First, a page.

Advertising & Marketing

Breaking Out of the 30-Second Box

The 30-second ad was once the gold standard of television marketing. However, in today’s multi-screen world, content is often shorter than 15 seconds and longer than 60. To succeed in the digital media environment, marketers must learn to engage viewers differently for different video lengths. Each length and format offers a unique set of opportunities and challenges, and learning how to leverage each effectively is key to optimizing both spend and impact.

The Way We Were

TV advertising has long relied on the 30-second format to launch brands, present new variants, and support brand equity with relatively complex messaging. The ideal TV advertising mix also incorporated supporting 15- and 60-second formats. Fifteen second ads were ideal for stretching budget and reinforcing simple communication; 60s were events in themselves that could tell more complex stories and involve consumers more emotionally.

Of course, the world that relied solely on TV advertising is long-gone. In today’s multi-screen and digital world, advertisers are now media owners, consumers with smartphones are constantly connected and have more autonomy over their media exposure, and ads range from six seconds to six minutes. Even with such changes, much of today’s digital marketing merely repurposes TV advertising, which is often ill-suited to its new media environment and often proves ineffective. The mobile environment allows for a far more intimate and immersive brand experience, and smart marketing approaches should leverage the unique opportunities of new formats to develop stronger consumer engagement.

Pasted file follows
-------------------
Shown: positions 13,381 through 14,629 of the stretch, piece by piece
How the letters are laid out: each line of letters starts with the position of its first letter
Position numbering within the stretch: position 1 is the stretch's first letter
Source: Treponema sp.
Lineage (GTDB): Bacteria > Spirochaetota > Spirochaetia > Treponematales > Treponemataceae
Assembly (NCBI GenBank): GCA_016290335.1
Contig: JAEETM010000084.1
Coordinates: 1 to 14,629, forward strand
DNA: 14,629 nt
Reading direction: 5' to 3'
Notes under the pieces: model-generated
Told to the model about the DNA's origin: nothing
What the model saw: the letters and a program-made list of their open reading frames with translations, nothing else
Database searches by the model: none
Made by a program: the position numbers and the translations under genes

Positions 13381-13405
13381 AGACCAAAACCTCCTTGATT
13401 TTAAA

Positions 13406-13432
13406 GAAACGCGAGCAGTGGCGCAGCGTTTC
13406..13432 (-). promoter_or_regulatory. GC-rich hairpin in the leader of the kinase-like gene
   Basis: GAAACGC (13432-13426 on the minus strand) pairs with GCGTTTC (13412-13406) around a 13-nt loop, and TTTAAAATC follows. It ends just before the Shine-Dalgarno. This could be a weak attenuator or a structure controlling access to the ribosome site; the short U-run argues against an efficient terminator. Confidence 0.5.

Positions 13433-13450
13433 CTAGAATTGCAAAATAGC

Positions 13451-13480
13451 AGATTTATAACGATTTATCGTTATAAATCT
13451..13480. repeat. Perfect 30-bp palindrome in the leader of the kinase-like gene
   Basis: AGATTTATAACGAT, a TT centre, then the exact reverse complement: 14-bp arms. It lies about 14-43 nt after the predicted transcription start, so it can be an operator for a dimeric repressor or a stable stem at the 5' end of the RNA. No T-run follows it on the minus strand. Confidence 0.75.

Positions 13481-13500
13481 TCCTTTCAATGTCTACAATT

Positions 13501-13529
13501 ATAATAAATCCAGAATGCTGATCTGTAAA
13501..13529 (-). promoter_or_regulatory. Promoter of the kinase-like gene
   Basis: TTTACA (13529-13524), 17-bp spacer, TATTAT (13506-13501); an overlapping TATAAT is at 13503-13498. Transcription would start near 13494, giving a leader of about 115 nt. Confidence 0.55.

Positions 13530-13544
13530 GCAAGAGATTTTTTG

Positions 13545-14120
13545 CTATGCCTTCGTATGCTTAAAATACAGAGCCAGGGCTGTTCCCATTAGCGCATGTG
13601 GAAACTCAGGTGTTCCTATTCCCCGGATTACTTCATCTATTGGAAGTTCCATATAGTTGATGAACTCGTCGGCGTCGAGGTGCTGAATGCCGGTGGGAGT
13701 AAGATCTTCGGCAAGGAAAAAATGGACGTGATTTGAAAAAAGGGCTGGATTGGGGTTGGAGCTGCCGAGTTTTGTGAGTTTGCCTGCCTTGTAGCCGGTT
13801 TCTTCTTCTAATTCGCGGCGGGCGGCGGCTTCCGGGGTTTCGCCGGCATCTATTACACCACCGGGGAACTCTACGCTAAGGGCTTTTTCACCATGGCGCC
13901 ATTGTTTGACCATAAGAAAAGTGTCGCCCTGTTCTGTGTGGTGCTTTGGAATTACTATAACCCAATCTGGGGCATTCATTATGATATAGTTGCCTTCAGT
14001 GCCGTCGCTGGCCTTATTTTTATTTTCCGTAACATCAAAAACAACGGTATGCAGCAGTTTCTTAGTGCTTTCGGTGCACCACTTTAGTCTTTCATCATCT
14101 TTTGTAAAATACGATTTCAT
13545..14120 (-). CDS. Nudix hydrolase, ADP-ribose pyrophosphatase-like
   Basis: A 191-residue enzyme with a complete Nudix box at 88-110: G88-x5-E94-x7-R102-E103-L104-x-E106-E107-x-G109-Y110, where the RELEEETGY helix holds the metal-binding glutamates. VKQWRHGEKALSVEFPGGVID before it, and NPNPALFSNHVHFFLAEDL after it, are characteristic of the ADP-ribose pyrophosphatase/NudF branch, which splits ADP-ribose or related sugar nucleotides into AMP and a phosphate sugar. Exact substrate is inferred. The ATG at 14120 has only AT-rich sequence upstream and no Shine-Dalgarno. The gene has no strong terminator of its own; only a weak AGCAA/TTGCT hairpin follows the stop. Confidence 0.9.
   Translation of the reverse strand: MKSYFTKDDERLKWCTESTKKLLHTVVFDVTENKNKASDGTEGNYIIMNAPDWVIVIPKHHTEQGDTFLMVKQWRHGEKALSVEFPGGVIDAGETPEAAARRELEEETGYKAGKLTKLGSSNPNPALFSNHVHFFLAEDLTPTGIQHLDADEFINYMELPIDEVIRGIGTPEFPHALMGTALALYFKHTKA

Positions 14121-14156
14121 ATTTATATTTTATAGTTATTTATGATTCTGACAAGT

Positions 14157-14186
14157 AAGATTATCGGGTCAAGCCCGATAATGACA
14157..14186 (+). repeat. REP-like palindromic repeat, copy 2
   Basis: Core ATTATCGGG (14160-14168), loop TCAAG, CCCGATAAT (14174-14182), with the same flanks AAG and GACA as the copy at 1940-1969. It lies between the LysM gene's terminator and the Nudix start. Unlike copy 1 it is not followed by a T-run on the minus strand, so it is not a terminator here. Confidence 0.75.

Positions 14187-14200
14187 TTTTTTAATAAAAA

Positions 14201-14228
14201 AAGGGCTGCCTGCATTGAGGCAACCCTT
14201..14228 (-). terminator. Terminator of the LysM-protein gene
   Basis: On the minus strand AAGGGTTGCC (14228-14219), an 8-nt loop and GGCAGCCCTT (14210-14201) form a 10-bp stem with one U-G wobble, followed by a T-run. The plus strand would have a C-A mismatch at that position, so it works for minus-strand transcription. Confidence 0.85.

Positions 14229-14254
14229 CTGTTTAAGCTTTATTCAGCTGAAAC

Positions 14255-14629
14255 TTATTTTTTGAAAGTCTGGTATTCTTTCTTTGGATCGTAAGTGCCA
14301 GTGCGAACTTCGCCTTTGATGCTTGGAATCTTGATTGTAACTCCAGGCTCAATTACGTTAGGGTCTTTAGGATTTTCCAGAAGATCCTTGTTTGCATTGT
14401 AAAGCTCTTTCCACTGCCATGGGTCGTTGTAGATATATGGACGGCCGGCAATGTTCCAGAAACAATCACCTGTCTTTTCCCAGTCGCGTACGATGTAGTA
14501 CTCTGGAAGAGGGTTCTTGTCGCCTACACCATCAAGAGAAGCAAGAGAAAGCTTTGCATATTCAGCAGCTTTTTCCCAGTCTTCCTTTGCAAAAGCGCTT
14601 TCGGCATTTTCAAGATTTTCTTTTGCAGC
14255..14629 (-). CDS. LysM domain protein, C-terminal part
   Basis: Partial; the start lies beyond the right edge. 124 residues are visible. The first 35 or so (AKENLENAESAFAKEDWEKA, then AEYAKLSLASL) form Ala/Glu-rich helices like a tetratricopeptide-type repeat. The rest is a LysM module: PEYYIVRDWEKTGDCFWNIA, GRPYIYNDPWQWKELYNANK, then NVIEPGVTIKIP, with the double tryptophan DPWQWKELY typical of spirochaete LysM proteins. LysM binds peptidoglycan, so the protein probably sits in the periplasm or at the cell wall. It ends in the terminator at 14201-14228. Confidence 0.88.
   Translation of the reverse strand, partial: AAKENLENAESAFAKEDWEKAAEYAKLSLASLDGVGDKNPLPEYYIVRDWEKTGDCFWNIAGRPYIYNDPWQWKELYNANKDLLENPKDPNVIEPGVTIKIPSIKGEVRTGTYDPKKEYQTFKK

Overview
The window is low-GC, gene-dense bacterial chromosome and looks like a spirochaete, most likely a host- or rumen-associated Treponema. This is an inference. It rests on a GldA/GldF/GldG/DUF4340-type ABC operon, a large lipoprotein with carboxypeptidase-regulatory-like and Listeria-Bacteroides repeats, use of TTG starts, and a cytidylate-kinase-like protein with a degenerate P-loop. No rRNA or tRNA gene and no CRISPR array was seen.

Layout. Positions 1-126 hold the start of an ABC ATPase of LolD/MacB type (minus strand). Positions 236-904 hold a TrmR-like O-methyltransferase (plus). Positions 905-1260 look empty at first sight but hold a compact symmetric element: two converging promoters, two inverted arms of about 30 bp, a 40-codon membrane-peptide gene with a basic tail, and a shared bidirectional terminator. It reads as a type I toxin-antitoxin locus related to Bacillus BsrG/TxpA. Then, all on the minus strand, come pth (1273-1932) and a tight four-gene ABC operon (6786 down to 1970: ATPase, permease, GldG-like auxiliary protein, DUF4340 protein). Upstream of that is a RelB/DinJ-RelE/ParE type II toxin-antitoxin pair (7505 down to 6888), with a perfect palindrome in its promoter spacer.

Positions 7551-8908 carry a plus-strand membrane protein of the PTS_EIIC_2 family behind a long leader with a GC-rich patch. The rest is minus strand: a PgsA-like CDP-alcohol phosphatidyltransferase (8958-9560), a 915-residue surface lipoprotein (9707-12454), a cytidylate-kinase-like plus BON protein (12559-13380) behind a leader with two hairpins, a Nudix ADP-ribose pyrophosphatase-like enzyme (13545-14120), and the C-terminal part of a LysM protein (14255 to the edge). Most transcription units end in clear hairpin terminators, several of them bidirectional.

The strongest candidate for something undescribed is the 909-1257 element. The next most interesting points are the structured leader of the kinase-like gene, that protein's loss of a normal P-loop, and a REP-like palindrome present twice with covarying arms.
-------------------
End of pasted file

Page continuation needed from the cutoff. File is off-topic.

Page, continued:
The Long and Short of It

While the 30-second ad is still a useful tool for persuading consumers, long-form ads have become increasingly popular; in fact, the most popular ads on YouTube average two minutes, and one in eight are over five minutes long.

At the other end of the scale, six-second vines are championing and popularizing the micro-video format.

Millward Brown recently examined four videos from each of five brands: two vines, one medium-length ad (typically 30–60s), and one longer ad (from 2:45–6:00 minutes) to determine which creative practices led to the most powerful video advertising. The findings should not be surprising—advertisers must identify the format best suited to their goals and then engage viewers on different terms for each format.

The Long Form

Ads over 60 seconds offer superb potential for engagement, but just because you have more time to deliver more messages doesn’t mean that you should. Maintaining interest after 60 or 90 seconds is hard—even for non-branded videos that are purely for entertainment. However, smart long-form videos reinforce core ideas and enhance brand associations that can influence future purchase occasions. How can advertisers tap into this potential and avoid the pitfalls? There are a few solid rules of thumb:

Inspire: There’s no such thing as a captive six minute audience—unless you captivate them. Long-form ads must inspire, surprise, or excite to maintain viewer attention and interest.